The number of contraband cases detected at Singapore checkpoints reached an all-time high in 2018, said the Immigration and Checkpoints Authority (ICA) on Wednesday (27 February).
From 90,327 cases of contraband items detected in 2017, the number rose to 107,771 last year, the highest annual figure ever recorded, said the authority in its annual statistics report.
This works out to an average of about 300 cases per day seen in 2018.
Common conveyances of contraband items
Lorries and heavy commercial vehicles such as bowsers and trailers continued to be one of the most common methods for conveying contraband items.
The sheer size of such vehicles allows large quantities of contraband items, or even security-sensitive materials such as toxic industrial chemicals and explosives, to be concealed within the consignments or the modified compartments of these vehicles, said ICA.
For instance, 6,000 cartons of duty-unpaid cigarettes were found concealed among a consignment of printer parts and roller scanners in a Malaysia-registered prime mover at Tuas Checkpoint on 18 May last year.
To address some of these challenges, the ICA has used radiographic scanners to scan cargo vehicles, and implemented bus scanners at Tuas Checkpoint last year. Such devices are able to screen large buses and cargo vehicles, allowing the authority to identify secret compartments and contraband items more effectively and quickly.
Fewer arrests of immigration offenders
In terms of immigration offenders – meaning illegal immigrants and overstayers – the number of arrests in 2018 dropped by about 8.9 per cent to 1,071 cases, down from 1,176 in 2017.
The ICA conducted an average of more than 100 raids per month in 2017, and sustained the level of enforcement efforts in 2018.
It gave the example of a multi-agency enforcement blitz in which four operations targeting suspected
immigration offenders were conducted respectively between March and November last year. The offenders had been observed loitering and peddling contraband cigarettes around the Yew Tee industrial estate.
The operations resulted in the arrest of 21 male Indonesians and the seizure of more than 102 cartons and 4,561 packets of duty-unpaid cigarettes. All 21 men received sentences, ranging from one to three months’ imprisonment and between three and six strokes of the cane, and will be repatriated after serving their sentences.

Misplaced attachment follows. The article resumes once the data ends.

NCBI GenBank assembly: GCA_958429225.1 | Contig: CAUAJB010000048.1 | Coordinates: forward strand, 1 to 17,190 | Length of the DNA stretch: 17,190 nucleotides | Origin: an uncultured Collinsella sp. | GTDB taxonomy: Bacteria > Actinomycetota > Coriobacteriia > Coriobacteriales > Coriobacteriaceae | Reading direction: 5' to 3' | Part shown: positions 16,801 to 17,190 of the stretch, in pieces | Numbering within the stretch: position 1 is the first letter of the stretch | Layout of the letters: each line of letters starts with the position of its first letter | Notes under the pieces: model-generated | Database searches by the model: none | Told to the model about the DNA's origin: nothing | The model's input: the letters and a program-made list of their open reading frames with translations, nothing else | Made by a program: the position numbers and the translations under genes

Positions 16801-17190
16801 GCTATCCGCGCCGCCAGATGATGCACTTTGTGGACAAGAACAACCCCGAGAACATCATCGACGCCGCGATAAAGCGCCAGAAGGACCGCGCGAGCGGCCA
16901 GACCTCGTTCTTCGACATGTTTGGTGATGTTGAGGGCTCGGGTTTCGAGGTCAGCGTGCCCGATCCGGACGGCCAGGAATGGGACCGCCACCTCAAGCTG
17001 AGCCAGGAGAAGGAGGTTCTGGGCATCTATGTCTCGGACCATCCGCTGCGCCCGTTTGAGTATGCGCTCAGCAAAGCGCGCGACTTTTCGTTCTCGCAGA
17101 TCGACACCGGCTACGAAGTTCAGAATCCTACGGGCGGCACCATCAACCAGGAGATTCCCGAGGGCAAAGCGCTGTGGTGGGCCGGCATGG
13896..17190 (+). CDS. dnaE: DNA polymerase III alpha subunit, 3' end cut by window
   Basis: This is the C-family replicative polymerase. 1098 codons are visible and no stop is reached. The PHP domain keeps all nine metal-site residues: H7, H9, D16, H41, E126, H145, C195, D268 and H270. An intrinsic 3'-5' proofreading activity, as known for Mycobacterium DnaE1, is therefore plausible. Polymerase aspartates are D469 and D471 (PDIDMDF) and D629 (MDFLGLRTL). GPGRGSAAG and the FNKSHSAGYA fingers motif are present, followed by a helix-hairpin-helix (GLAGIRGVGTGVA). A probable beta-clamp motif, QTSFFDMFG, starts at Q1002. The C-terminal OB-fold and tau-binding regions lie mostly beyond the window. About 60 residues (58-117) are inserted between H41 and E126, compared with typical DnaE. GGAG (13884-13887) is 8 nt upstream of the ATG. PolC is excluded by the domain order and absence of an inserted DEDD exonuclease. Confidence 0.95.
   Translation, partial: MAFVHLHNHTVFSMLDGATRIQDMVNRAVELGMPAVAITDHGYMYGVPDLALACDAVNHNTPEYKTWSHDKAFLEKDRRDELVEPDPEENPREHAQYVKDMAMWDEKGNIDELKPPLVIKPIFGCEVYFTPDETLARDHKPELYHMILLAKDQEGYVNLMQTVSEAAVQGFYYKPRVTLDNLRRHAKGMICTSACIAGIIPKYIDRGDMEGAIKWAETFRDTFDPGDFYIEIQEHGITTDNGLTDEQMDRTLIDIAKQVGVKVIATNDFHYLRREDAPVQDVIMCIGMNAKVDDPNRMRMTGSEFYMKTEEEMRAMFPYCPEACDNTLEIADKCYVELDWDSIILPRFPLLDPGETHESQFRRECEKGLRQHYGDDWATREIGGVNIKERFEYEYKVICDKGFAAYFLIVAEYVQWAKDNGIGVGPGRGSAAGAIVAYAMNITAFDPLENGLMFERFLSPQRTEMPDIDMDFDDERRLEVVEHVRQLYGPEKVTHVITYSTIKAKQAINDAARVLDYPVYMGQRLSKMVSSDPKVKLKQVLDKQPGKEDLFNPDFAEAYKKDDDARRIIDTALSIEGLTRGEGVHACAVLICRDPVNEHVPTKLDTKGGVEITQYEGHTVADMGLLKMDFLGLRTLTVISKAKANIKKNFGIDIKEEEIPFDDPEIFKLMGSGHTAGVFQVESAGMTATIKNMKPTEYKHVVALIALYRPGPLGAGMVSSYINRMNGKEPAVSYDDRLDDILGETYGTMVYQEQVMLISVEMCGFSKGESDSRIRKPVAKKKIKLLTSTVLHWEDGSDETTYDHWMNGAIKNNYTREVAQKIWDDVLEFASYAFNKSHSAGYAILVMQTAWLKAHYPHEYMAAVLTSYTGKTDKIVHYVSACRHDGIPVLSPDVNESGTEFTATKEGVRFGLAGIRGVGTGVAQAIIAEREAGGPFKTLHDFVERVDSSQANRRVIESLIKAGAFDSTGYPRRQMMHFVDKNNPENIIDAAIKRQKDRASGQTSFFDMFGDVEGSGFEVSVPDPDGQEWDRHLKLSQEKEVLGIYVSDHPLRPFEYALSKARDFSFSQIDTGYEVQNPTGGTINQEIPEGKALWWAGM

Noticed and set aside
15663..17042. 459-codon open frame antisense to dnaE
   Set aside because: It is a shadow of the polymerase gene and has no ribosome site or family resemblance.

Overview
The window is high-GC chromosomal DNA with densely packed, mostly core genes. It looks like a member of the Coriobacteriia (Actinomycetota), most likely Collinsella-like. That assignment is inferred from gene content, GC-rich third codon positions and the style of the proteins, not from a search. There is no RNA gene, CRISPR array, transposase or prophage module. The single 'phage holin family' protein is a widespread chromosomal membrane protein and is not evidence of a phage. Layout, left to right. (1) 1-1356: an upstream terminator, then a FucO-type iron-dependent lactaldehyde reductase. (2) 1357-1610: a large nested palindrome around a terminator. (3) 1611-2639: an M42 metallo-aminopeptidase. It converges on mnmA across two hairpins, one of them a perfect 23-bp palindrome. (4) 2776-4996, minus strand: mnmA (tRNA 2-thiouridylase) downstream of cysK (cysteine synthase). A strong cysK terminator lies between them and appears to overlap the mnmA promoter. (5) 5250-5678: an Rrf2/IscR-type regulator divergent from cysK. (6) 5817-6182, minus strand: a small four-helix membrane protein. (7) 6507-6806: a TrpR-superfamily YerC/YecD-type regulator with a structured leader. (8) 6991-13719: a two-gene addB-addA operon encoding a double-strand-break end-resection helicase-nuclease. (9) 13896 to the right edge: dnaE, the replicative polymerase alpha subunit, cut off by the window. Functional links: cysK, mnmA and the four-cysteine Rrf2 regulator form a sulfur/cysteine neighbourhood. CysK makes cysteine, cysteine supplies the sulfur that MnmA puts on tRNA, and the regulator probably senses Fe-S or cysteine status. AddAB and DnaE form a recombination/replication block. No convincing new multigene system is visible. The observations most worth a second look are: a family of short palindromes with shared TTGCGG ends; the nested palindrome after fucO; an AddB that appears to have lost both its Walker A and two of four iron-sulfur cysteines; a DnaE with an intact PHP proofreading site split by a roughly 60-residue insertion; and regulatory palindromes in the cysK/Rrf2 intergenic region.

To tackle the immigration offenders situation, the ICA has adopted a multi-pronged approach of tough laws, stringent border checks and inland enforcement. A biometric identification system that scans all travellers’ fingerprints has been implemented progressively across all checkpoints since 2016.
Offenders who attempt to re-enter Singapore with someone else’s identity or a false identity can therefore be detected.
More caught for employing, harbouring immigration offenders
Meanwhile, the number of people caught for employing and harbouring immigration offenders rose last year to 340, up from the 300 nabbed in 2017.
The majority of those arrested were Singaporeans or permanent residents aged above 50. They had mostly failed to conduct the necessary checks on the foreigners’ immigration statuses, in their bid to earn rental income.
Most of the immigration offenders were engaged in maintenance and construction work.
The ICA has advised three mandatory checks when renting out premises:
Checking the tenant’s original immigration/work pass;
Cross check the particulars on the pass against the particulars on his/her original passport;
Verify the validity of the pass by checking with the issuing authority (the Ministry of Manpower for work passes, and the ICA for other immigration passes such as Student’s Pass and Long Term Visit Pass).
According to the ICA, 32 people were convicted last year for offences relating to marriages of convenience aimed at obtaining immigration facilities in Singapore. This was a decrease of about 40 per cent compared with 2017, when 53 persons were convicted.
The ICA said in the report that it will continue engaging community partners, such as home owners and estate agents, to tackle the harbouring and employment of immigration offenders.
More Singapore stories: